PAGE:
Playing catch up is never easy and care must be taken to not over feed and cause your animal to go off feed, get sick, or even die.  For your animal’s safety, always remember when making major changes to a diet to do so gradually over about 14 to 28 days. 

Some important rules of thumb:

1)      Water is your most important nutrient. The more your animal drinks, the more it will eat. Water intake will also help keep your show animal cool in the summertime.  Always offer fresh, clean.

2)      Salt is your most important mineral.  Always have salt available.  Salt intake will stimulate water intake, and water intake will stimulate feed intake. 

3)      Consistency in feeding is the key to consistent intake and therefore performance.  Cattle should be fed at the same time of day every day. Increases in volume of grain should be gradual – no more than half pound per day.   Dividing daily intake over 2 or 3 feedings per day will benefit not only the animal, but also your pocketbook due to less waste.

4)      Rate of gain is predictable.  It is scientifically proven that we can control how much weight an animal will gain when we take their size and age into consideration and then provide the right amount of energy, protein, vitamins and minerals to meet their nutritional requirements.  No doubt, we are still learning and will continue to do so every day, but one thing is for sure, animals (like people) are individuals and things don’t always go according to plan.  We know performance can and will vary based on the genetic potential of the animal and the environment.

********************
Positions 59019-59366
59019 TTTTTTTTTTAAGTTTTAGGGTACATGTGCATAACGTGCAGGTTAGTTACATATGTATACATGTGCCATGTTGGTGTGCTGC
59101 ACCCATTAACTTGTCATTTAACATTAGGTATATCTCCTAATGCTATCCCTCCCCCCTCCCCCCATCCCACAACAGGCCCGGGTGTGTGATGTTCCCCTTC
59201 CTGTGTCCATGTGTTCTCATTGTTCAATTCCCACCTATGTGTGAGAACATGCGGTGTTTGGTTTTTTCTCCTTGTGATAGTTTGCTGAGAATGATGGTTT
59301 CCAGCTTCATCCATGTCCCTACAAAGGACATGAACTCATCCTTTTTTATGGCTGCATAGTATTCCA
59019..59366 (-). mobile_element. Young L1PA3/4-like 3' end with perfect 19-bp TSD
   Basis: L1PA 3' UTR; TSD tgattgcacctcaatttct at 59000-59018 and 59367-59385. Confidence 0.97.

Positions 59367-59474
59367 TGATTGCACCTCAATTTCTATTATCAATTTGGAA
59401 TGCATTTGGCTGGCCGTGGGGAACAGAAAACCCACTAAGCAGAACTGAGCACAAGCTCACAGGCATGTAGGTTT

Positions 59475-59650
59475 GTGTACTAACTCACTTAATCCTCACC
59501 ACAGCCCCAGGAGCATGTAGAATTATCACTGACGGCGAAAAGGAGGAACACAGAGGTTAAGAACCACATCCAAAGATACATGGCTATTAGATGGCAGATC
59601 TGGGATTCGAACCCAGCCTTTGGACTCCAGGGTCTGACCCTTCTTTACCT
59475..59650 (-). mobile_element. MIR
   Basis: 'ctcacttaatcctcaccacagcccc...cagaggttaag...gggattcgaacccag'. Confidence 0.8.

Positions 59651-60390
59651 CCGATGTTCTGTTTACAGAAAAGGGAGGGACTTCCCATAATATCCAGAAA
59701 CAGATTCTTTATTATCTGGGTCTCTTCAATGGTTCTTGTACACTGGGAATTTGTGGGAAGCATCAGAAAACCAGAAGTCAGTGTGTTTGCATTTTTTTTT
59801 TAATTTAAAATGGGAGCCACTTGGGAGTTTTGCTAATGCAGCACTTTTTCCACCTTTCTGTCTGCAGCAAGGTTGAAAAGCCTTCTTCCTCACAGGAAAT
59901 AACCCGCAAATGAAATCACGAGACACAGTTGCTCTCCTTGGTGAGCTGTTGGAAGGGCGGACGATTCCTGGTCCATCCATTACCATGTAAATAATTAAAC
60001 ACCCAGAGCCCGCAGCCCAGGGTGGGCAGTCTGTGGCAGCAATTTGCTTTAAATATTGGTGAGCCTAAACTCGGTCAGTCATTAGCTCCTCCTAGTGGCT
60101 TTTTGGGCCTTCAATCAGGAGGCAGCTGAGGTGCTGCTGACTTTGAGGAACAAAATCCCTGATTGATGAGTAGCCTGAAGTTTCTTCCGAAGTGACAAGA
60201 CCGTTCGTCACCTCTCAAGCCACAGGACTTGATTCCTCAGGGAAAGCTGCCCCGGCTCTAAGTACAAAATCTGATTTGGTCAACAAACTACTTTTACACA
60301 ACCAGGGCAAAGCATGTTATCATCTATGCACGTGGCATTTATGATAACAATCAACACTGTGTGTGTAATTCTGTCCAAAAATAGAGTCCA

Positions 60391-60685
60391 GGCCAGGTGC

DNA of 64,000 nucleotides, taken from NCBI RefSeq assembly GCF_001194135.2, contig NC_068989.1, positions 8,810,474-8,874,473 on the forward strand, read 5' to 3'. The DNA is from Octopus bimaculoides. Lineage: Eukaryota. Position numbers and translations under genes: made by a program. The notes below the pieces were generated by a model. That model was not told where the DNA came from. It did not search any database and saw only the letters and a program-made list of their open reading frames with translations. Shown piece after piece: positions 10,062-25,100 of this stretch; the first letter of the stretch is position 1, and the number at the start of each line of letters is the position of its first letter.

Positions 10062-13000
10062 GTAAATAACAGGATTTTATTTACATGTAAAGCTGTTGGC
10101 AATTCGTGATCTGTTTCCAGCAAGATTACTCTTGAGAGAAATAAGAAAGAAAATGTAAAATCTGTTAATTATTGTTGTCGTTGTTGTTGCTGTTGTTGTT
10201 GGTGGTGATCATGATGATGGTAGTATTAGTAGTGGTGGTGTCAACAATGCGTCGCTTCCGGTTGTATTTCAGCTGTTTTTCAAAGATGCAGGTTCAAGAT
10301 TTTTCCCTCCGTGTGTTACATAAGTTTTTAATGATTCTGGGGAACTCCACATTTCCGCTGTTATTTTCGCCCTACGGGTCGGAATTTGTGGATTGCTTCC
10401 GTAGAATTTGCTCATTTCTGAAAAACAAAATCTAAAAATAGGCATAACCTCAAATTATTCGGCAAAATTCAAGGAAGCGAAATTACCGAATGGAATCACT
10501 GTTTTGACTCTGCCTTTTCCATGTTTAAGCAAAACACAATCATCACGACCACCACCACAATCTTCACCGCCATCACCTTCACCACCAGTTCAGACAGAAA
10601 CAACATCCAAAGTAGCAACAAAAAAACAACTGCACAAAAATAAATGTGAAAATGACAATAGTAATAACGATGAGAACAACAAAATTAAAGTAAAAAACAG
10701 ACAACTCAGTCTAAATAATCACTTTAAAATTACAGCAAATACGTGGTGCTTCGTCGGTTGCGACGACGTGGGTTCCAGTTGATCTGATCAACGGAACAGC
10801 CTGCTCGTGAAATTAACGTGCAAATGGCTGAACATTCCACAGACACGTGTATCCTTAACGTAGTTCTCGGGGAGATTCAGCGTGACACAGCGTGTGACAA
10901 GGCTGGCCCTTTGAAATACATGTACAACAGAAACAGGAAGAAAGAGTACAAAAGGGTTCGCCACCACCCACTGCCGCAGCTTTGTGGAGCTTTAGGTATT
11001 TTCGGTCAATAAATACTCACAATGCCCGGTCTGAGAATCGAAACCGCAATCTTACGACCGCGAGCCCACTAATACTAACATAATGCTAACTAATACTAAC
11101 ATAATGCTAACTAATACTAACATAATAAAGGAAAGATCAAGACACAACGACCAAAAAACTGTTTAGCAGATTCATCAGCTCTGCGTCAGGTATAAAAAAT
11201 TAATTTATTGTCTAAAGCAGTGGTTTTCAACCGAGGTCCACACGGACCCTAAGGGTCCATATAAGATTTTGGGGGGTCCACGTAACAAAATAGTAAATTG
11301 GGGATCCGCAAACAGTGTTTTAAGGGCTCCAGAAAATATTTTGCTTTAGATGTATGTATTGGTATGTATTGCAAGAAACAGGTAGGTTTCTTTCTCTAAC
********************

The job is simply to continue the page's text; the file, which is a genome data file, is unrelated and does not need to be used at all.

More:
5)      Weigh your animal and weight their feed.  Growing cattle will eat approximately 2.5% to 3% of their body weight per day in combined grain and feed consumption. For example, a 1,000-pound steer can eat close to 30 pounds per day.  Eyeballing or using the same scoop for different kinds of feeds doesn’t necessarily mean you’re providing the correct amount of feed to your animal.  Different feeds have different densities.  For example, using the same scoop, a scoop-full of Precon may weigh 2.5 pounds, where as a scoop-full of show finisher will weigh 3 pounds or more, depending on how full you fill your scoop.  Also, different scoops and pails can be different sizes and can vary more than a few pounds.  One given pail of feed could vary more than 5 pound of feed morning to night just by having a different person filling it.  Inconsistencies like this will throw animals off.  Ideally, you should weigh your feed so you know they are getting the correct amount based on their body weight and desired rate of gain.